De-Escalate Or Deescalate? An Unsightly Word Either Way

De-Escalate Or Deescalate

In either form, de-escalate or deescalate is an awkward word you would rarely use in writing.

Most dictionaries use the hyphenated form because of the problem with two Es.

But the interesting aspect is how the word escalate was invented. Also, how politicians then exploited its opposite meaning.

Adding the prefix de to negate words is in everyday use now. But it is not always the best or most pleasing choice.

The origins of the word escalate

The first use of the word escalate dates back to 1900.

At the Exposition Universelle in Paris that year, Charles Seeberger, an American inventor, won the first prize.

His invention was a moving wooden staircase. He called it an escalator.

The word derives from either the Latin word scala or French escalier for stair.

Adding the suffix or then indicated it was a tool or machine such as a decorator or calculator.

When Seeberger patented his invention, the word required a capital letter.

The Escalator remained correct until 1950. The US Patent Office then decided that the word was in such common use that it no longer required a capital letter.

From around 1922, the word started to morph into a new verb, to escalate.

It developed many meanings such as shoot up, mount, surge, spiral, grow rapidly, rise rapidly, climb, go up or increase rapidly.

 

How the word de-escalate came into use

According to The Guardian, the first recorded use of the word escalate, meaning to increase in stages, appeared in The Manchester Guardian in 1959.

It was in the context of elevating from traditional warfare to nuclear war.

But it was a word that was prime to have a negative form. For politicians, the words reduce or decrease didn’t carry much weight.

Words like decertify, debrief and deregulate had become popular with politicians in the 20th century. So it was a natural leap to add the de prefix to escalate.

From around 1964, the word de-escalate came into being.

You only need to do a quick search on the UK Parliament website for de-escalate to discover how frequently the word is used in a political context.

 

The problem with the word de-escalate

Grammatically, escalate is generally intransitive, so it doesn’t require an object.

The price of oil is escalating.

But de-escalate is usually transitive, so it needs an object.

The government wants to de-escalate tensions with the unions.

Because of this, there is an inconsistency in use when using the positive or negative form of the verb.

Outside of politics, it would be far better to use less colorful vocabulary in writing.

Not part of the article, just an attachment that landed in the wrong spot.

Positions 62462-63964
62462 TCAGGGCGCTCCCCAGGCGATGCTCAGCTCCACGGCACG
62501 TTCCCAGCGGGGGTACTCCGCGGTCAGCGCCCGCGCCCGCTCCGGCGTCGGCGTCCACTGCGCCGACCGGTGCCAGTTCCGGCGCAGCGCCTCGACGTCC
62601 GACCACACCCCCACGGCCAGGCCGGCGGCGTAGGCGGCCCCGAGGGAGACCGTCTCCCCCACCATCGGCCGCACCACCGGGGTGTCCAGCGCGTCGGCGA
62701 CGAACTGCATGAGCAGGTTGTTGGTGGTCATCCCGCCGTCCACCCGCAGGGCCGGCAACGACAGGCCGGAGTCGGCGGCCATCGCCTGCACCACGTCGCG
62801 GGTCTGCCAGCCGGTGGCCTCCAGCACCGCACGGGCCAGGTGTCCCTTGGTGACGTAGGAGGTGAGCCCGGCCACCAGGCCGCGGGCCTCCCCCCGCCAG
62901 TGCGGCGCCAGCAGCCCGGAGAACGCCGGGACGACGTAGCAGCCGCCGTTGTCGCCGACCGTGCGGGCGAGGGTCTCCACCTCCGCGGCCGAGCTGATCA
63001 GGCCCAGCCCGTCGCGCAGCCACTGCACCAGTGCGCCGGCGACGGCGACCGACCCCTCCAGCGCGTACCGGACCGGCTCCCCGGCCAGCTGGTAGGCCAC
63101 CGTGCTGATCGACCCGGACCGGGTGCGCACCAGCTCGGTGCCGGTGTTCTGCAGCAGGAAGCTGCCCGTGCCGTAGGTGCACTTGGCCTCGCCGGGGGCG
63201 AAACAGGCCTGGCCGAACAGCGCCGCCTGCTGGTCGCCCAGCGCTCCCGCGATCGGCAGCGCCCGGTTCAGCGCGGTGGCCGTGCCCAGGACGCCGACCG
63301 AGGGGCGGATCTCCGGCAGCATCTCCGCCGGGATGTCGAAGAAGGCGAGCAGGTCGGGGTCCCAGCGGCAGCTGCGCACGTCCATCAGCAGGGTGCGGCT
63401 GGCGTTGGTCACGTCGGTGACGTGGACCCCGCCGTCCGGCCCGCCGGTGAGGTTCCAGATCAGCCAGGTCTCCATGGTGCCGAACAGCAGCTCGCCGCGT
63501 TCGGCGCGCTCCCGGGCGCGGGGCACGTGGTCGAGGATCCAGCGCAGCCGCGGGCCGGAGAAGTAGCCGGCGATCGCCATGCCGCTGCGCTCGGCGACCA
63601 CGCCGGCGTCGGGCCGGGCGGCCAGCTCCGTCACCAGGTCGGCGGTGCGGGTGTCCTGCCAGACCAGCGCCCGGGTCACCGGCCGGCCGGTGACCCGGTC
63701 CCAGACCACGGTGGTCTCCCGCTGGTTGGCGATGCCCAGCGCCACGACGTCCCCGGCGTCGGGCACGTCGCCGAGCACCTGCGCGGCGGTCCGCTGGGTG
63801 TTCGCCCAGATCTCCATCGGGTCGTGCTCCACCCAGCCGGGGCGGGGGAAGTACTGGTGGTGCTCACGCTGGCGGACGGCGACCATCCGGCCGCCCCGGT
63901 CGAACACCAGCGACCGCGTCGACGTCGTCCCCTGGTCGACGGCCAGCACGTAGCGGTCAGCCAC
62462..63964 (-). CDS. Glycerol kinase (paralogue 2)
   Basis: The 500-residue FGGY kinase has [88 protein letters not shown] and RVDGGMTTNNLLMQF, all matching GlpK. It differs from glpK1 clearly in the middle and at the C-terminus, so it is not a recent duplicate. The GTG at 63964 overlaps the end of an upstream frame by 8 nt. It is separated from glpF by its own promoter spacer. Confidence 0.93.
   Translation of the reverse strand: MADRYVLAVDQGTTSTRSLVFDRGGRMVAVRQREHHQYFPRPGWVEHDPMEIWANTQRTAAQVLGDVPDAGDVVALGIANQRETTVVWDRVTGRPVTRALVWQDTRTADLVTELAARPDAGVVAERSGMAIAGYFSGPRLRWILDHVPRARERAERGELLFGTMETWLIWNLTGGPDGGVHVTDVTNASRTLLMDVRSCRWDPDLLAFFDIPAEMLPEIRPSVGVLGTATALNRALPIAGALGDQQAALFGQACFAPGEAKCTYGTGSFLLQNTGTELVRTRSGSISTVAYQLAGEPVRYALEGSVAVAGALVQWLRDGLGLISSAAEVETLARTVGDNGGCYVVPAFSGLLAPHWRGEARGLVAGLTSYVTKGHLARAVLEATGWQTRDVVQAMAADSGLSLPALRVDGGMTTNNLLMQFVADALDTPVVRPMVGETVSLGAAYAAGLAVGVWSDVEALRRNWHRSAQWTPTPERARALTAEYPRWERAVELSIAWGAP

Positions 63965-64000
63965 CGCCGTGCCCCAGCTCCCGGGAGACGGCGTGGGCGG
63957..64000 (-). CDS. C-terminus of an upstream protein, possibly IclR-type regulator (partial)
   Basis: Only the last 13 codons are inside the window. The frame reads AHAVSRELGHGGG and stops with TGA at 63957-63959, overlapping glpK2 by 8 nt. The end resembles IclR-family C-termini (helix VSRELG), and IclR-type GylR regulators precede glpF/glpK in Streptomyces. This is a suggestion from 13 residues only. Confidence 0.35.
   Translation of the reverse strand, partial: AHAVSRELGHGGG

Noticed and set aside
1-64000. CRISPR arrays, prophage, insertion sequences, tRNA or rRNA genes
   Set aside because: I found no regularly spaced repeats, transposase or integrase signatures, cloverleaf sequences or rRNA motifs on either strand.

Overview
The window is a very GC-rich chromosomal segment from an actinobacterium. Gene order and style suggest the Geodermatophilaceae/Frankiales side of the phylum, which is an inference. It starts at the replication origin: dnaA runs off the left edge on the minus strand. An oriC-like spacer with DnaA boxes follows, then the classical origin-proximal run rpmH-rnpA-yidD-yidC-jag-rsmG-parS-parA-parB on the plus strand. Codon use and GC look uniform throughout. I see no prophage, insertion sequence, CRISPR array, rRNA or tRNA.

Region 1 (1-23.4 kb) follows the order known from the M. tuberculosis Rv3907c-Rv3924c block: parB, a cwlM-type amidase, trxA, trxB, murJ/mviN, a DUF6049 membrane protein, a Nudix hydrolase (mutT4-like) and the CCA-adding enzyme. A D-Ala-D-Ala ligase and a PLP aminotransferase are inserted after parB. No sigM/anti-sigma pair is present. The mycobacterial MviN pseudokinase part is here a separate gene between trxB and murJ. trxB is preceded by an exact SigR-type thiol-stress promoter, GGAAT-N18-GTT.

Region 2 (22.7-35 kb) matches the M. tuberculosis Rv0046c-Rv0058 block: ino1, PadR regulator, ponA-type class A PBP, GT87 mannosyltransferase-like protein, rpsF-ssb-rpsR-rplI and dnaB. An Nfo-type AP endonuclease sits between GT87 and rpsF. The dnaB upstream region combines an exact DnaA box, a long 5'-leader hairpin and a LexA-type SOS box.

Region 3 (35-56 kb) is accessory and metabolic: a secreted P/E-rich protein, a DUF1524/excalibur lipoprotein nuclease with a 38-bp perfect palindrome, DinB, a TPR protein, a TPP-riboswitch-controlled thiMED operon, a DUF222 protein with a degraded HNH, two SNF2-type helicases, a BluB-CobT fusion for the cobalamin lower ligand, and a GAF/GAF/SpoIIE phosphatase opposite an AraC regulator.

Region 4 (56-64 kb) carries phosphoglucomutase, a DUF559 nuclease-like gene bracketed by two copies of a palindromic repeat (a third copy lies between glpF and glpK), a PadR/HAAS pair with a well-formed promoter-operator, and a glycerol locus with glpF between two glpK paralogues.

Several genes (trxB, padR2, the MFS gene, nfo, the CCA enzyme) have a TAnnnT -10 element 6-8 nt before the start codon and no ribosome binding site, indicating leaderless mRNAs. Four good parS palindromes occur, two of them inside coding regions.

The price of oil is increasing.

The government wants to reduce tensions with the unions.

But for politicians, increasing and reducing don’t convey the same critical or urgent sense.

 

Other uses of escalate

A newer meaning is moving up a stage or stages.

You often hear the expression when it relates to customer complaints.

I will escalate this issue to my manager.

It has become a popular business buzzword to say that something is moving up one or more levels.

The decision to terminate the contract will need to escalate from the CEO to the board of directors.

However, in corporate-speak, the negative form is rare.

 

Choosing appropriate vocabulary

Good writing is always about making the best vocabulary choices and avoiding weak words.

I doubt that escalate and de-escalate would be appropriate choices for most authors and writers.

But if you are writing political thrillers, perhaps there may be some uses.

Just make sure you use a hyphen as you would with similar words such as de-emphasize, de-ice and de-energize.

For all other types of writing, it would be better to use a thesaurus and look for alternatives to increase and reduce.

 

Summary

Sure, you might seldom use the word.

But it helps to know how to use it and get your orthography right.

Increasing, expanding, improving, or enlarging your grammar and lexical knowledge is one fun part of being a writer.

In that last sentence, perhaps I should have avoided using weak ing words.

But I’m not writing a novel. So I’ll de-escalate the point and excuse myself.

Derek Haines

A Cambridge CELTA English teacher and author with a passion for writing and all forms of publishing. My days are spent writing and blogging, as well as testing and taming new technology.

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